updated 12/14/1992 AT 01:00 AM EST

originally published 12/14/1992 AT 01:00 AM EST

While correspondents were positively giddy over the news of Oprah Winfrey's engagement (PEOPLE, Nov. 23), many were left in tears by the suffering of 10-year-old AIDS victim Whitney Williams, who mysteriously contracted the disease for no evident reason, despite belonging to none of the usual risk groups.

Oprah's show has made me laugh, cry, cheer and think about issues that pertain to us all. She is an ideal role model for women of all colors, sizes and shapes. She and Stedman are equally lucky to have found each other.
JULIE RAUH, Lake Forest, Calif.

Congratulations, Oprah and Sledman! While the idea of a whirlwind romance and wedding may sound more romantic to some people, I, for one, am glad that there are others out there who view marriage as a lifelong commitment worthy of serious consideration. Here's to a long and happy life together.
RHONDA K. KELLY, Marysville, Calif.

I hope Oprah and Stedman's story doesn't turn out like some of the great couples you wrote about in the past—Harry Hamlin and Nicollette Sheridan, Michelle Pfeiffer and Fisher Stevens, Kiefer Sutherland and Julia Roberts, Princess Di and Prince Charles, to name just a few.

The story of Whitney Williams, combined with the stories of all HIV and AIDS victims, should be enough to prove to our government that we must find a cure. No parent should have to watch their child die. This little girl haunts me.
DIANE PIKE, Victor, N.Y.

Maybe the world will open its eyes and realize you can get the AIDS virus no matter how old you are, male or female. My heart really goes out to Whitney Williams and her family.
TAMMY KYLE, Conroe, Tex.

I have read two articles in my life that brought me to tears. The first was your story of Ryan White's tragic death, and the second was Whitney Williams's struggle with AIDS. These articles make me appreciate my two beautiful, healthy little girls all the more. Could you please publish where other concerned parents like myself can send money to help the Williams family survive their crisis?
JODY HELLMAN, Rochester, N.Y.

Donations and letters may be sent to: Whitney Williams, c/o Bruce Williams, P.O. Box 355, Morton Grove, Ill. 60053—ED.

I empathize with the victims of carjacking in your article, since I also have been a victim. I drove into a busy gas station, with my doors locked and my windows up. Three guys waited till I opened the door to leave the car. The consequences of this crime limit the light we value most—freedom. Now my world has become a smaller and less secure place.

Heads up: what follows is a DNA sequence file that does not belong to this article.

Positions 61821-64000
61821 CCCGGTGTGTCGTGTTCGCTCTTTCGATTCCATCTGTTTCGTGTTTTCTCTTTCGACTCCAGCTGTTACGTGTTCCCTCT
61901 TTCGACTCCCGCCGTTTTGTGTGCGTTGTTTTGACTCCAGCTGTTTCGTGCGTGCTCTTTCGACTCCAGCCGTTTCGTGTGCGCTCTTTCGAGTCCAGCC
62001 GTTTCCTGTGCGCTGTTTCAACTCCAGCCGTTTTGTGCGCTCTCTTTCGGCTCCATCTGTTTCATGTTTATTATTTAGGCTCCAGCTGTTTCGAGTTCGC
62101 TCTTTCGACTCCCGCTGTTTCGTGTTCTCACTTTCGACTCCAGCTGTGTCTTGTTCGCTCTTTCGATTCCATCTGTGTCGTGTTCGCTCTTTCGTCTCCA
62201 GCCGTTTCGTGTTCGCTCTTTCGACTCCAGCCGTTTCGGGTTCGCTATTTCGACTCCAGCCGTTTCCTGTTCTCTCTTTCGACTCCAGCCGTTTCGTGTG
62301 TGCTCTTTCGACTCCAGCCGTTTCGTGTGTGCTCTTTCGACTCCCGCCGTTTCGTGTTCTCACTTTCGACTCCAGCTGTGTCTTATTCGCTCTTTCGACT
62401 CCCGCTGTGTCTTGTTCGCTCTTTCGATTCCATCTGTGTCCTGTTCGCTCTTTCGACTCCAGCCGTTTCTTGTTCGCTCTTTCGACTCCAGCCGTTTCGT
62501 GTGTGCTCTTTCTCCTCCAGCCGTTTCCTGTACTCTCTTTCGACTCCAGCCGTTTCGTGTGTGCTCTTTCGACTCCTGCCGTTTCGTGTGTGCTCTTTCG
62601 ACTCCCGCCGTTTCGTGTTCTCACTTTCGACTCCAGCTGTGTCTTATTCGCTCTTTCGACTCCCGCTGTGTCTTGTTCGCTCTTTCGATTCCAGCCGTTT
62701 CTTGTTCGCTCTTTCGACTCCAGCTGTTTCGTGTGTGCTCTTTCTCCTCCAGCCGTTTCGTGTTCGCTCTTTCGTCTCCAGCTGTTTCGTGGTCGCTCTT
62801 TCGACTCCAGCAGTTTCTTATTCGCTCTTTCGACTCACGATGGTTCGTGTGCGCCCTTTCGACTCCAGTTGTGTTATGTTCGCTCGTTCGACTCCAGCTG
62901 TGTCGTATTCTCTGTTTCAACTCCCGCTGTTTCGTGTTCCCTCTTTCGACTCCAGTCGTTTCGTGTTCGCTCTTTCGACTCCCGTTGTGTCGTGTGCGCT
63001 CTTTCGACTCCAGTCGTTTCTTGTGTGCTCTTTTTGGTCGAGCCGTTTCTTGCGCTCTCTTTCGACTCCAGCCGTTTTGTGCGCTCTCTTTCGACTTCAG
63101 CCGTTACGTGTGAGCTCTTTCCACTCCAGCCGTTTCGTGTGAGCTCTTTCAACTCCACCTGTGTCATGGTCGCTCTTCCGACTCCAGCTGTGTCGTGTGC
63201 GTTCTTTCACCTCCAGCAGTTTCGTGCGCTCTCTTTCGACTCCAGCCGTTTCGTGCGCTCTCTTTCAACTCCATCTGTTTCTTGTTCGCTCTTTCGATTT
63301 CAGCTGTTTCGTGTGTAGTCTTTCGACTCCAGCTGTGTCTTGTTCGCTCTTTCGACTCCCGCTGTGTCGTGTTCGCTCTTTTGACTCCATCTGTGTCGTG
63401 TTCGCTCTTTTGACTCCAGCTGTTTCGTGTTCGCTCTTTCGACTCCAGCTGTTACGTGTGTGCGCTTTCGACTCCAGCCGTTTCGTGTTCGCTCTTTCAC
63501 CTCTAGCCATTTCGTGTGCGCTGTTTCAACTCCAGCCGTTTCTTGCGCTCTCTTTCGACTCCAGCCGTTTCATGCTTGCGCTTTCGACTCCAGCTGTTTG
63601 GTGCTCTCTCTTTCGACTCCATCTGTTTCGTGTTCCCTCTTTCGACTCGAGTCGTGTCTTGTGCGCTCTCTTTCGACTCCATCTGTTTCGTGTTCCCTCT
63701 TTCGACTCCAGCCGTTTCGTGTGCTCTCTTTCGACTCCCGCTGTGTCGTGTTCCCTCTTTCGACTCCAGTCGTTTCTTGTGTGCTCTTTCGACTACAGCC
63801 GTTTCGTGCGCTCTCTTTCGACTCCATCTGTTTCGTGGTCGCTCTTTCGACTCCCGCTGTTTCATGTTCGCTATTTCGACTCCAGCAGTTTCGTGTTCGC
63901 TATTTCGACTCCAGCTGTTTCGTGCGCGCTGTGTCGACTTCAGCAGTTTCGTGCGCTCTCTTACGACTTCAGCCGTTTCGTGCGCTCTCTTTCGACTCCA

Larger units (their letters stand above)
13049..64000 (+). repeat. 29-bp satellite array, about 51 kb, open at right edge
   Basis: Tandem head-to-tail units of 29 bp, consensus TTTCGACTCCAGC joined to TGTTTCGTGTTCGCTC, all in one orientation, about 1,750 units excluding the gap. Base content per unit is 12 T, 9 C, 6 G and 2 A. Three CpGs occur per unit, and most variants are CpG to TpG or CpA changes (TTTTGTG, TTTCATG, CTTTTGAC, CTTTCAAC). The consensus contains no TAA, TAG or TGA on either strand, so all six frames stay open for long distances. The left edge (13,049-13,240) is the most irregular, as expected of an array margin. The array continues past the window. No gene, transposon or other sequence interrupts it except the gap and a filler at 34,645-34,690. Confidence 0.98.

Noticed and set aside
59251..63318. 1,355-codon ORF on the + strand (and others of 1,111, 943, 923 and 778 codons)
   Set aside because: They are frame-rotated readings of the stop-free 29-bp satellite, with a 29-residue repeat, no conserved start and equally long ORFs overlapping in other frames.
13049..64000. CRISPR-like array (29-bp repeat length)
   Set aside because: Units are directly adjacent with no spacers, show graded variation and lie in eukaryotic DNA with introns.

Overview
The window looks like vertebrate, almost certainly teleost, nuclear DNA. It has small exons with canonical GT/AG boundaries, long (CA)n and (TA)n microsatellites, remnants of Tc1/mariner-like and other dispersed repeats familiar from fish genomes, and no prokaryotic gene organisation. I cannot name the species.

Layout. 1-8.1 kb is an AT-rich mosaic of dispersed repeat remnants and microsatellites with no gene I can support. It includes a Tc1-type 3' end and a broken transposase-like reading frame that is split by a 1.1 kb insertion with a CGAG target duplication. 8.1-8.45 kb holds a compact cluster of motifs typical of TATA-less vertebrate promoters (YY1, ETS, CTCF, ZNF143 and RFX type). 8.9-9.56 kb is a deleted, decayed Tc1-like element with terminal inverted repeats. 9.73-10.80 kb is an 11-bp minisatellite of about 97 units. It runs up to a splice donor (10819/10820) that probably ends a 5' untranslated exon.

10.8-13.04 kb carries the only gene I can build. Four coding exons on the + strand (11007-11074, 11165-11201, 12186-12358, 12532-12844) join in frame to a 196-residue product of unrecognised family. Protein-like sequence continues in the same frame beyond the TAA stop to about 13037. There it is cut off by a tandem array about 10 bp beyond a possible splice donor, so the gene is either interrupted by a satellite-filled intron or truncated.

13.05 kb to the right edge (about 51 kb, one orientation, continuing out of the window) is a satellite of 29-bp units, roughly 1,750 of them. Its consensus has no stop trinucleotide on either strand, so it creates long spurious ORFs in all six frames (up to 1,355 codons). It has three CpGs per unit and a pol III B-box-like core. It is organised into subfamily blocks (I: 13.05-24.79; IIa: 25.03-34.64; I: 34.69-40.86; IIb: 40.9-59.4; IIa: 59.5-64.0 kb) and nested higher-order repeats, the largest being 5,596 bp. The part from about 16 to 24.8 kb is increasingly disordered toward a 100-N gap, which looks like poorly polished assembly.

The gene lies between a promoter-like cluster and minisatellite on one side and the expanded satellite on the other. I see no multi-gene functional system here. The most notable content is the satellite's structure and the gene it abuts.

LORI JOHNSON, Upland, Calif.

What happened to Macaulay Culkin? He used to be a precocious darling. He has now become a pompous, spoiled brat.
IRENE KOCHISS, Friendswood, Tex.

When a 12-year-old states that his parents can't stop his TV viewing because he has his own set and a lock on his door, it's easy to see who is in control in that house. But maybe if I had a child bringing in millions, I'd let him run my house too.

I hope that Macaulay Culkin truly enjoys working on project after project and is not being prodded by pushy, overbearing parents. I can't think of any 12-year-old who has as much work as he does. If his parent don't ease up, Mack will be burned out by age 15.
DANA SCHELLINGS, Saratoga Springs, N.Y.

How dare you show a picture of a child star. Macaulay Culkin, on your cover with a cigar in his mouth! I would think Mack himself would have more sense than to be caught with anything other than a lollipop.
DEBRA KRULIK, Liberty Center, Ohio

It's bad enough that this obnoxious child is a role model for American youth, but you've made things ever so much worse. How many cancer deaths, decades from now, will be traceable to the image of a 12-year-old boy enjoying a stogie in your magazine.
DALE HOPPERT, Glendale, Calif.

Ralph Novak's denigrating review of Spike Lee's movie Malcolm X is a good example of Lee's concern that a lot of white reporters and writers just don't get it. Novak blames Lee's "lionization of a man with such a debatable social legacy." In my mind, Malcolm lives on in the hearts and minds of generations of black people as a powerful example of a black man who found self-empowerment.

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